(including increased sea surface temperatures) may affect beach systems, rainfall patterns and
coral reef ecosystems, which in turn have impacts on livelihoods, human health and security,
and the economy. The Government recognizes that climate change is likely to occur, and that
the Maldives must adapt to this new reality. The Government, through its National
Implementation Strategy for Addressing Climate Change (NISACC), has defined a framework
for responding to the likely adverse consequences of climate change. Key measures identified
in the strategy include: (i) coastal protection; (ii) population consolidation; (iii) ban on coral
mining; (iv) infrastructure protection; (v) protection of coral reefs; (vi) protection of resort islands;
(vii) reduce dependency on diving as primary resort focus; (viii) economic diversification; (ix)
improve agriculture and food security; and (x) address the critical issue of water resources
through (a) protection of groundwater; (b) increase rainwater harvesting and storage capacity;
(c) solar desalination technology (d) storm water management and (e) allocation of groundwater
recharge areas in islands. Building on NISACC, a National Climate Change Adaptation Action
Plan has been prepared in 2007, and includes measures to improve awareness, to safeguard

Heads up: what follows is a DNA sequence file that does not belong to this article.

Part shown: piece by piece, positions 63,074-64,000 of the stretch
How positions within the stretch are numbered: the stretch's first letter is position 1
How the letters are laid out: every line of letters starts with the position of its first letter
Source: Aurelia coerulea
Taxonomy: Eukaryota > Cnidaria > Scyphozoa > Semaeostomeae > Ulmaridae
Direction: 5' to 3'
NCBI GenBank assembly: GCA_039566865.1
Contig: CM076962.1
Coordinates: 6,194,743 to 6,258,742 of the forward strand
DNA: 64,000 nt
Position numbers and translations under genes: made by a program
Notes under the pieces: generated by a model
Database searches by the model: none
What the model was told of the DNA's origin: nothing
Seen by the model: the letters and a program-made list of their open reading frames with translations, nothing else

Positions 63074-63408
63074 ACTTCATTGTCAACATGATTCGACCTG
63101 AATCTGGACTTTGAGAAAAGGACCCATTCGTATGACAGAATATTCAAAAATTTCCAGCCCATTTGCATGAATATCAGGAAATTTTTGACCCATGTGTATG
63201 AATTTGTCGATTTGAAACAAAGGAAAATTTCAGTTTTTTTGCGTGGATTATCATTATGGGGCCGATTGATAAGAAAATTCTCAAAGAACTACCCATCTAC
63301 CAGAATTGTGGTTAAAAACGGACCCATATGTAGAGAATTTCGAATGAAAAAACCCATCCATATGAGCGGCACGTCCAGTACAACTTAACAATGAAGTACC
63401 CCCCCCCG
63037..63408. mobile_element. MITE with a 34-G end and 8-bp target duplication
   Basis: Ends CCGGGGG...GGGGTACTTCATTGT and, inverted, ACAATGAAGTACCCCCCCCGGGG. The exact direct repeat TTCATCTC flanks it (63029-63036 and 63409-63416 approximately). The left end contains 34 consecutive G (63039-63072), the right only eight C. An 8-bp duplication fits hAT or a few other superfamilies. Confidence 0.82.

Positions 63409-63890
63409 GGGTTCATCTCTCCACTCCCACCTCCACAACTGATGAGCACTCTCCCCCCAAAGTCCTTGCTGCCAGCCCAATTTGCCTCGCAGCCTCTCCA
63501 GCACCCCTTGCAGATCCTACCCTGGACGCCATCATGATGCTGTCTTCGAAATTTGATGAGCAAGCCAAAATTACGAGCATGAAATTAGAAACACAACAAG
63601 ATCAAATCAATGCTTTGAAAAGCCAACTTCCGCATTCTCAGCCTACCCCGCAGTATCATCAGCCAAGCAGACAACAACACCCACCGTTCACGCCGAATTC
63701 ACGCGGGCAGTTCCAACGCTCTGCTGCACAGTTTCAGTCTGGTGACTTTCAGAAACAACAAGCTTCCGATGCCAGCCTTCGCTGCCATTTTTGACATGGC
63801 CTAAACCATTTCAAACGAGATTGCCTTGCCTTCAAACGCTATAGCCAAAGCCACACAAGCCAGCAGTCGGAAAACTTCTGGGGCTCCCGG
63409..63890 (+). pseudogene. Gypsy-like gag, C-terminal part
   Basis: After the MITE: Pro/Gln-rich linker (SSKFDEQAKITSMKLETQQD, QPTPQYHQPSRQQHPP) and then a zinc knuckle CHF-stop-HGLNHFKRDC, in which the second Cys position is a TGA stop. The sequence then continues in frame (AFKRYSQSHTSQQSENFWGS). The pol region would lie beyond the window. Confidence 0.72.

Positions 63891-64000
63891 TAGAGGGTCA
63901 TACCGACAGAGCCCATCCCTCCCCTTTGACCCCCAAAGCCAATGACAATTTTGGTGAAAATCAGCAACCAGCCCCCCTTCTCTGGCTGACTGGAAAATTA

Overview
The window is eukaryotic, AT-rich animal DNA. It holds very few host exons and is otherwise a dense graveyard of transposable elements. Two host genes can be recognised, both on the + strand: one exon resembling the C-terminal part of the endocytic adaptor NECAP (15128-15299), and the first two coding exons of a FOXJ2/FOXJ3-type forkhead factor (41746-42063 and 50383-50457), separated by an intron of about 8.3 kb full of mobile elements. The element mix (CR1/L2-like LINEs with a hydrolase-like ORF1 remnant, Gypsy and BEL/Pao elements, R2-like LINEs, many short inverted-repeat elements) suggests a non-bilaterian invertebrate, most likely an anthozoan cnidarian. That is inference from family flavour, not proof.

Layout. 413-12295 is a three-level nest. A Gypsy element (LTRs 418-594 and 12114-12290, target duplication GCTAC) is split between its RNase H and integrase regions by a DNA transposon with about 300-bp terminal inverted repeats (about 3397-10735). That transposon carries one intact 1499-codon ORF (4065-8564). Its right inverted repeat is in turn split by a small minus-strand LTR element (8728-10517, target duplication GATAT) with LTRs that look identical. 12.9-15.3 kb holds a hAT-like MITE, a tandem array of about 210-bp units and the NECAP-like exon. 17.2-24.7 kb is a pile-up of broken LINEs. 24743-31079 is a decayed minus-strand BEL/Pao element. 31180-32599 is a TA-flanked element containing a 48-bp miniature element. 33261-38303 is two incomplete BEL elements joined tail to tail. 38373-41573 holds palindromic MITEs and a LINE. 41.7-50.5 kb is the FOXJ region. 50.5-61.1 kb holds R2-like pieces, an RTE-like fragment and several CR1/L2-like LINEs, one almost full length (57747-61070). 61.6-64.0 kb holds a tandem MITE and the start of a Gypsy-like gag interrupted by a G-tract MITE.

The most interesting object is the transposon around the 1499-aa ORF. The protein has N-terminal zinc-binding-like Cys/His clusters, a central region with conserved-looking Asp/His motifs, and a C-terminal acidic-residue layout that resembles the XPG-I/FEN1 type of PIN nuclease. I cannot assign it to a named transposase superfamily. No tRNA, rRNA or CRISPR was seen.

critical infrastructure and resorts, to relocate vulnerable populations to safe islands, and to
discourage construction of dwellings and other facilities near vulnerable coastlines.
Climate Change and Coral Reefs. Coral reefs play a key role in the lifestyles of
Maldivians through natural protection of the islands and serve as a major resource for the
Maldives economy from tourism and fishing industries. The impacts of climate change on coral
reef ecosystems depend on the rate of sea level rise, changes in sea-surface temperatures,
storminess and pressure from human activities. One of the major stresses to coral reefs is sea
surface warming, which results in coral bleaching. Coral bleaching events have been observed
in the Maldives seven times since 1997, and are associated with elevated sea surface
temperatures in the Indian Ocean that are related to the El Niño Southern Oscillation effect
Waste Management. Solid and hazardous waste management is recognized as a
critical environmental issue. The average rate of solid waste generation in Malé is 0.8-1
kg/person/day; in atolls it is 0.3-0.5 kg/person/day, and in the resort islands 2.5kg/person/day.
There is generally no solid waste collection in the islands, with less than 2% of islands having a
fee for service waste management system. In general, waste is taken by households to
designated disposal sites or to the edge of inhabited areas. Disposal sites are typically
uncontrolled and unmanaged and located along vegetation lines or shorelines where the waste
is frequently burnt at low combustion temperatures. Leachates and unconsolidated wastes enter
the lagoon systems and airborne contaminants are released into the atmosphere. In addition,
there are no provisions for collection, treatment and disposal of hazardous wastes.
Freshwater Availability and Quality. The Maldives has very little in terms of freshwater
resources. Rainwater harvesting is the primary source of drinking water in 90% of the outer